One of my strongest memories from this seemingly endless war is of a young Syrian refugee girl I met in Duhok, Kurdistan, Iraq – 12 years old and three years out of school – who had forgotten how to read. What kind of hope could there be for a society that, in this day and age, could let children lose their education?
To help address this issue, which affects Syrian refugee children throughout the region, UNICEF opened Makani centres in Jordan — integrated learning centres where children and youth can access education and essential services. Today, there are more than 230 of these community-based centres giving out-of-school children a chance to reclaim their education.
Last year, the Government of Jordan made a momentous decision. They threw open the doors of their public schools to any child on Jordanian soil – no matter their nationality, no matter if they had legal papers or not. UNICEF Jordan worked closely with the Ministry of Education to train teachers. We also helped upgrade classrooms and provided supplies.
But not as many children came as we expected. As one colleague put it, “We had put the supply in place. We knew the children were out there. Where was the demand?”
So we created a team of outreach workers connected to the Makani centres that would travel to the neighbourhoods where Syrian families live. I met two of those workers, Fatima and Rawan, during my trip to Jordan. These lively young Jordanian women are outgoing. They were trained as social workers and are adamant that all children should have the chance to go to school.
“We went door-to-door to see if there were children not in school,” Rawan explained. “Some people were afraid to open their doors to us since they don’t have legal papers. Other times we were afraid to open the doors because we didn’t know who we would find. These are tough neighbourhoods.”
But they learned why the children weren’t going to school. One reason was age. “Many parents didn’t want their 12 year old in a class with eight year olds,” said Rawan. “Their child would feel awkward and out of place. But if they had missed three or four years of school they couldn’t be in the regular 12-year-old class.”
“But at the Makani centres we have accelerated learning programs so the children can catch up with their age mates,” Fatima explained. “Once a couple of children started coming to the Makani they became our best ambassadors. They would tell their friends, we would put on neighbourhood parties with hats and t-shirts and told everyone about the Makanis. We get a lot more children now.”
It’s no surprise. This Makani centre is a great place. As well as reading and writing, kids are practicing karate (Canada’s Minister for International Development, the Honourable Marie-Claude Bibeau, joined in the class with gusto – clearly she has done this before), creating mosaics (one boy let me help him, then quietly fixed up the little mess I had made of his work), or playing football.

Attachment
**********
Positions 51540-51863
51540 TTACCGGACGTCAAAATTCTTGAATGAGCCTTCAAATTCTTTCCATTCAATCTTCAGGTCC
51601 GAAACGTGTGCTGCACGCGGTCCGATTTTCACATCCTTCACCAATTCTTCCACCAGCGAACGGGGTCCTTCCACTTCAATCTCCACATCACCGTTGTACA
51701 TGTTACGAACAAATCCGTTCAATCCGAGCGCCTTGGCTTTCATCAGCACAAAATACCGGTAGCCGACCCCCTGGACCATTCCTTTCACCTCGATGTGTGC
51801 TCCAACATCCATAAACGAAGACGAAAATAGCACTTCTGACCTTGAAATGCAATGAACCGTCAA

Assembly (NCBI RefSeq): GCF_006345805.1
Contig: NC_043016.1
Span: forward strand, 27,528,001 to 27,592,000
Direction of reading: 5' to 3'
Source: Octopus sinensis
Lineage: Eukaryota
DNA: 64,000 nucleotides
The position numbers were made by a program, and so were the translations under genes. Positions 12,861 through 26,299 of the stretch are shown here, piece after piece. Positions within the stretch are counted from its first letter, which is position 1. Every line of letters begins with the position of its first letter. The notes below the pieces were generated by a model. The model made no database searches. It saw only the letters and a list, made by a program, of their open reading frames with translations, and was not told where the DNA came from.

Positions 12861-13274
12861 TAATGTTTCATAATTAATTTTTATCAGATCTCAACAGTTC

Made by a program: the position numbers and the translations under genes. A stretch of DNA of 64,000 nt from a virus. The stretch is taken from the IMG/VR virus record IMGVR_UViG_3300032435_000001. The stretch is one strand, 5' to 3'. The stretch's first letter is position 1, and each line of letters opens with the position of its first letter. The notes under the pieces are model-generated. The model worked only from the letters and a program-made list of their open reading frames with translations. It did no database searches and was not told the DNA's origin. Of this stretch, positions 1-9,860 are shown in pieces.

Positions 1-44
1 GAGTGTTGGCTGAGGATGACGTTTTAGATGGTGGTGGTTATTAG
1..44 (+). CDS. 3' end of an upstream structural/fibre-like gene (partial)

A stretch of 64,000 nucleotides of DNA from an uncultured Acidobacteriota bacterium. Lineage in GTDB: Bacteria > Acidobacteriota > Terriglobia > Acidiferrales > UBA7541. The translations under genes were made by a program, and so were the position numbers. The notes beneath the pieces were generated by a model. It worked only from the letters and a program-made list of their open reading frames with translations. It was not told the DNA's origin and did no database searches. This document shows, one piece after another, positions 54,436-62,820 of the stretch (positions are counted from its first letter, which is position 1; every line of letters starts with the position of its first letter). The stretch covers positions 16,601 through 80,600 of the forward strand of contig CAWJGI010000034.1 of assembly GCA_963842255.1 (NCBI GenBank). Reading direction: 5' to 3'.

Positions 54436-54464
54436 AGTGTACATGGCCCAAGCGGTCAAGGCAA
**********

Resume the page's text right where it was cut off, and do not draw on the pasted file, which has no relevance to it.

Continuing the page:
“Of course, this is a lot more than just playing,” said Rob Jenkins, UNICEF Jordan Representative, and a Canadian himself. “It is all part of the psycho-social support these youngsters need. Many of them are suffering from the trauma of what they have lived through, and they act out with violence and inappropriate behaviour, so we use this kind of play to help them learn coping skills, how to play together and use non-violent ways to express themselves.”
The Makani centres are preparing more and more children for the regular school system. One mother pointed out one of her children to us, a little girl of about nine years. “Leyla went to the Makani centre and now she is going to school. She started last week – and now she wears her school uniform all day and night. She never wants to take it off!”
This time last year, the Government of Canada said they would match all donations made to Canadian charities to help Syrians in this region. The Syrian Emergency Relief Fund totaled more than $30 million, and it was given to UNICEF to support the Makani centres, along with education and vaccination programs in Syria. That’s a great responsibility for us – both to the Canadians who donated and to these children and families who are trying to put their lives back together. If the thoughtful, inclusive, intelligent work I have seen today is any indication, then the trust given to UNICEF and our teams here in Jordan has been very well-placed indeed.
David Morley is President and CEO of UNICEF Canada. He recently accompanied Canada’s Minister for International Development, the Honourable Marie-Claude Bibeau, to Jordan to witness UNICEF’s programming with Syrian refugee children, supported by the Government of Canada’s Syria Emergency Relief Fund. UNICEF Canada thanks the Government of Canada for its generous support.